Home Back Issues October 2011 Temp firms boost jobs in Washington County

Temp firms boost jobs in Washington County

| Print |  Email
Articles - October 2011
Thursday, September 22, 2011

Employment in Washington County increased by 3.2% between December 2009 and December 2010, an uptick driven by the “employment services” sector, otherwise known as temp hires. According to Bureau of Labor Statistics and Oregon Employment Department analyses, during that one-year period, Washington County added 3,100 temp jobs, an 11.4% increase from the year before.

Growth in temp services was one of the primary reasons Washington County had the seventh-highest growth rate among large counties of the nation, said Tian Luo, a BLS economist. Large counties are defined as those with employment of 75,000 or more measured by 2009 annual average employment. Employment also increased in Multnomah County, but only by 2%.

The fact that Washington County serves as the state’s economic engine is not so surprising. But why the boom in temp services?

“Many employers are uncertain about the duration of the recovery so they hire part-time help,” says state economist Amy Vander Vliet. Unlike Multnomah County, Washington County is also home to large manufacturers and exporters, sectors that have rebounded more quickly from the downturn and are large consumers of temp help, Vander Vliet says.

Michael Reed, a co-owner of Staffing Partners, an Oregon employment services firm, echoes Vander Vliet’s analysis. “People are still a little gun shy,” Reed says. “As employers increase production needs, instead of committing and hiring people themselves they will use a staffing company.” In 2011, business has increased by about 15% in the company’s Beaverton and Portland offices, Reed says.

Washington County may be leading the nation in job growth, but the economic recovery itself is looking increasingly temporary.

Linda Baker

 

More Articles

The Backstory

October 2014
Thursday, September 25, 2014

In our cover story this month, Wendy Collie, CEO of New Seasons Market, and Kim Malek, owner of Salt & Straw, discuss their rapidly growing businesses and Portland’s red hot food scene. The conversation provides an interesting lens through which to explore trends in the grocery store and restaurant sectors.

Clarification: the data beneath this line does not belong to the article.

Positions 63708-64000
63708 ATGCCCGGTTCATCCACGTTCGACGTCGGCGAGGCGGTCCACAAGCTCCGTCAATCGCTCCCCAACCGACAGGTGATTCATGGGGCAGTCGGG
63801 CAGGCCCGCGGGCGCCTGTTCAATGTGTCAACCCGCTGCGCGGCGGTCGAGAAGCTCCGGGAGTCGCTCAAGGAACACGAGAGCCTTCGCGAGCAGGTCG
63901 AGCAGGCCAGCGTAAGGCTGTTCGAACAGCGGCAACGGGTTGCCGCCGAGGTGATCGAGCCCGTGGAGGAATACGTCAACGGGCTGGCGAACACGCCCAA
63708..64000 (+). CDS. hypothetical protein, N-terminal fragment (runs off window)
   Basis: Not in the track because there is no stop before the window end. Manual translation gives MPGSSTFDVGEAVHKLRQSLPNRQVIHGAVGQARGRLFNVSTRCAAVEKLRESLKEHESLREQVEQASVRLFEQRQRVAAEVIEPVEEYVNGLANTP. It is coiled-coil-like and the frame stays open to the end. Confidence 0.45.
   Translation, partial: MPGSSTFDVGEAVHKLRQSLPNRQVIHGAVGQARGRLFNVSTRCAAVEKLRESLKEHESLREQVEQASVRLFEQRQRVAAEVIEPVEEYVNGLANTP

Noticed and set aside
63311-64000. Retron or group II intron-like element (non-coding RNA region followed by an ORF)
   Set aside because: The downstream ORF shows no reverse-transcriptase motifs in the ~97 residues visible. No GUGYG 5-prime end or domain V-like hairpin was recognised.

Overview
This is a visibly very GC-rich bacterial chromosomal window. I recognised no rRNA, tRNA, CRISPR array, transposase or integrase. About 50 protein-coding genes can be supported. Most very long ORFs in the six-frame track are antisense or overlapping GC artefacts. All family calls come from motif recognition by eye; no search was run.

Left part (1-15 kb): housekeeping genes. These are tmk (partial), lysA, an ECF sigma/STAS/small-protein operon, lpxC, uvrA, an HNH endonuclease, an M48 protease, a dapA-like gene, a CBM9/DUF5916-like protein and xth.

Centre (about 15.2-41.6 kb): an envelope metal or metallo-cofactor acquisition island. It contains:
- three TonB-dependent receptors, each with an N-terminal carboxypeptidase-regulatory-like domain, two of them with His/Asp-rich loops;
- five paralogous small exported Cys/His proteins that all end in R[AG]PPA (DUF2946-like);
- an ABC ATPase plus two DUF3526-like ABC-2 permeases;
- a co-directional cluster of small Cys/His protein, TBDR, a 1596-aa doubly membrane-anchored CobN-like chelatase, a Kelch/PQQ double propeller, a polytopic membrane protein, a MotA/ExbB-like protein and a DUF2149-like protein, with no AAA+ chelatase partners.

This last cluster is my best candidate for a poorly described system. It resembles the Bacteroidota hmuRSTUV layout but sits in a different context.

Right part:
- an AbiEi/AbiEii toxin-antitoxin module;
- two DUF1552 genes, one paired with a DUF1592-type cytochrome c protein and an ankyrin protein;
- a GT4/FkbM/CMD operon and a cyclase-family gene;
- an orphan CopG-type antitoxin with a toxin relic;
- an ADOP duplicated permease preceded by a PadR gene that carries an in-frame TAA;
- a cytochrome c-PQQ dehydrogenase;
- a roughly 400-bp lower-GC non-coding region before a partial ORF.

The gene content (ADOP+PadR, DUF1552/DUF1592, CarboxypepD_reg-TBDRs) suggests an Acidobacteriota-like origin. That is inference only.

Read more...

Private liberal arts education: superior outcomes, competitive price

Contributed Blogs
Tuesday, August 26, 2014
0826 thumb collegemoneyBY DEBRA RINGOLD | OP-ED CONTRIBUTOR

Why has six years become an acceptable investment in public undergraduate education that over-promises and underperforms?


Read more...

Grape Expectations

October 2014
Thursday, September 25, 2014
BY HANNAH WALLACE

Well-financed outsiders from France and California are buying up vineyards and wineries in the Willamette Valley.


Read more...

Gone Fishing

October 2014
Thursday, September 25, 2014
BY LORI TOBIAS

Business has been good to Laura Anderson, leading some to suggest she must be awfully lucky to find such success in a business notorious for failure. But luck’s had little to do with it.


Read more...

Constant Contact

October 2014
Thursday, September 25, 2014
BY AMY MILSHTEIN

To prevent burnout, companies are banning email and after-hours communications. But is the 24-hour workday here to stay?


Read more...

The Rail Baron

October 2014
Thursday, September 25, 2014
BY LINDA BAKER

Oil is gushing out of the U.S. and Canada, and much of it is coming from places that don’t have pipeline infrastructure. So it’s being shipped by rail.


Read more...

Gone Girl

News
Monday, September 29, 2014
roundup-logo-thumb-14BY LINDA BAKER | OB EDITOR

Wehby disappears, Kitzhaber fails to disclose and Seattle gets bike share before Portland.


Read more...
Oregon Business magazinetitle-sponsored-links-02
SPONSORED LINKS